Sunday, October 22, 2006

Do Not Pay for Free Data many thanks to Glenn and his GIS Data blog that focuses on where to get free geographic data via the web. It is well organized and a required stop before I start any project. Keep up the great work Glenn!

Friday, October 20, 2006

New! Video Tutorial - Excel to ArcGIS 9.1

Since sending video over the web has not only become extremely simple, but almost the new standard, we've decided to produce our very own ArcDex GIS video tutorials. This first video goes through the steps of connecting an Excel spreadsheet to ArcGIS 9.1. The intent is to help us all appreciate the new Excel functionality in the upcoming 9.2 release :).

I'm not too happy with the way the flash video distorts most of the desktop images. In the future maybe I'll try Quicktime format instead, but for the sake of considering the fact that not everyone has Quicktime installed, let's see how this works out.

Thursday, October 12, 2006

Laguna Beach Map Remix

For ArcDex's 50th post celebration I thought I would work on something that is not so 'dry' of a topic. So, after thoroughly enjoying several Subway Map Remixes on Boing Boing, I thought it would be interesting to take it from Subway mapping to street mapping. So I grabbed my ESRI data CD and focused in on Laguna Beach, California (and why not, the Real OC is one of my favorite shows for some unspeakable reason).

Using Wordsmiths anagram engine I set out to rename a majority of the names of LB streets. While going through these, I found some shockingly relevant phrases coming to light. Phrases relating to the war and tensions in Middle East, for example, Oman Did (Diamond St), Octane Visa (Ocean Vista Dr), Iran Mock Corny (Rim Rock Canyon). And the most sinister phrase I found: Iran Bush GoGo (Gainsborough). Could the secrets of today’s political scene deepest questions lie in the streets of the Real O.C?

I was also amused by some of these: Blue Bird Canyon is an anagram of Crabby Oiled Nun, while Canyon Acres could Scare Any Con(servative?) perhaps?

A full version in PDF format can be downloaded here (its big - 36x48)

Download the shapefile for the remixed roads here (zip file, remixed names are in field N9)

Note: Some phrases may be objectionable to some readers. Keep that in mind.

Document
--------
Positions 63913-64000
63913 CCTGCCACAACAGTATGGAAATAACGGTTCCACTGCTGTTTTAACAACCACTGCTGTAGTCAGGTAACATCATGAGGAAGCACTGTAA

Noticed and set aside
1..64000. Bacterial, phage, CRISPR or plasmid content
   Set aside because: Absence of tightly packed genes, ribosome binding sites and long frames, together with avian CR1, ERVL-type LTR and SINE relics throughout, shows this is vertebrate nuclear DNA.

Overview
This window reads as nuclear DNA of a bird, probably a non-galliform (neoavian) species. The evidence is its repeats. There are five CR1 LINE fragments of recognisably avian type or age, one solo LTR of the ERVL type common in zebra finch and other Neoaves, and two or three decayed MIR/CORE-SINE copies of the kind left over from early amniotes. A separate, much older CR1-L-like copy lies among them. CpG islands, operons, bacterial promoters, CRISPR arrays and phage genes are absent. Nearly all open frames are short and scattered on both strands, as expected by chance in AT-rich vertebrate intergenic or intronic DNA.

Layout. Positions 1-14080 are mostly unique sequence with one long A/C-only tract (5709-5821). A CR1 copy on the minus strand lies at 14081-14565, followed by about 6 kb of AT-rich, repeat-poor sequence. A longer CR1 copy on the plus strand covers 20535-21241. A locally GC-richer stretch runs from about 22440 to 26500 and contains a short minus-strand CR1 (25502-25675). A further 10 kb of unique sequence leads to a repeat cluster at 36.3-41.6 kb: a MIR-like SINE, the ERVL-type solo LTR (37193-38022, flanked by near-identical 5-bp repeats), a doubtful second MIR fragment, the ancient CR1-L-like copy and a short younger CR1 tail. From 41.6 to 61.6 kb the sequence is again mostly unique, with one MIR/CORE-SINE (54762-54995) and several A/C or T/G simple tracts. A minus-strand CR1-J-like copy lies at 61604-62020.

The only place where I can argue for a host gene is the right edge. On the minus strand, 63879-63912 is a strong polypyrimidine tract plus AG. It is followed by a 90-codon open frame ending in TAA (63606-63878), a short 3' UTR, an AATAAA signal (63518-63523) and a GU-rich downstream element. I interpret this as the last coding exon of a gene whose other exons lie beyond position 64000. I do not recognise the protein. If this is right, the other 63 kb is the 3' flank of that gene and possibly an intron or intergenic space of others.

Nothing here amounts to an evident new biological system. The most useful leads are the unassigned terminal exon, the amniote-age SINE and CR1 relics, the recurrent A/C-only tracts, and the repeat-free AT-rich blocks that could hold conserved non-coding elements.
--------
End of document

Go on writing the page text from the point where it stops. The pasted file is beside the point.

Tuesday, October 10, 2006

Maps of War: 3000 BC to 2006 AD

I didn't really pay to much attention to European History in High School. So I'm thankful for this quick review from the Maps of War Imperial History video.

I am really hoping that the ArcGIS 9.2 release can handle this kind of video as well.

Friday, October 06, 2006

Using Google Code Search for ArcGIS

Google Labs has recently announced the unveiling of its' newest creation - Google Code Search. Code Search indexes publicly available code - which is then available to you via their search engine. This should be very helpful for all you custom programmers out there.

I tried out the simple query of ArcGIS and got back a couple of interesting results. One of which being a Python script for exporting the ArcGIS table out to mySQL. Right above that result was a script written in C that creates cartograms.

Have any better ideas or search strings that will maximize the use of Google Code Search in GIS? Please share them in the comments section.

Wednesday, October 04, 2006

Massachusetts Tollbooth Locations in Google Earth

One of the best government GIS sites has to be the State of Massachusetts MassGIS portal. They have a ton of shapefiles for almost anything you could need, plus building footprints for the city of Boston. Here is a Google Earth KML we file created from the MassGIS 'Tollbooth' layer which shows the locations of interstate tollbooths in the Bay State.

By providing this kind of base data, it allows for anyone to create additional value added products. By displaying this in Google Earth, we can share the shapefiles with users that would never load a true GIS package.

What experience have you had with other States? Perhaps you could share your info in the comments section.

Shapefile Source: Office of Geographic and Environmental Information (MassGIS), Commonwealth of Massachusetts Executive Office of Environmental Affairs

Tuesday, October 03, 2006

Increasing Federal Markets for GIS

The Federal Government has been a huge GIS consumer for years. That’s no secret. They are one of the few agencies that can afford a full deployment of GIS software. But it’s good to see that they are continuing to rely on and emphasize GIS and spatial technology. The “Google Earth Effect” seems to have permeated the newest transportation re authorization bill and other planning doctrines. This new bill requires that visualization takes place during the planning stages of a project. And the bill specifically mentions using GIS to show what the project would look like after it is built.

From the proposed rule published in the Federal Register:

The FHWA and the FTA recognize that there are myriad ways to use
visualization techniques to better convey plans and programs and there
are wide variations among MPO capabilities and needs, especially
between large, established MPOs and small, new MPOs. States and MPOs
may use everything from static maps to interactive GIS systems, from
artist renderings and physical models to photo manipulation to computer
simulation. Visualization can be used to support plans, individual
projects or Scenario Planning, where various future scenarios are
depicted to allow stakeholders to develop a shared vision for the
future by analyzing various forces (e.g., health, transportation,
economic, environment, land use, etc.) that affect growth.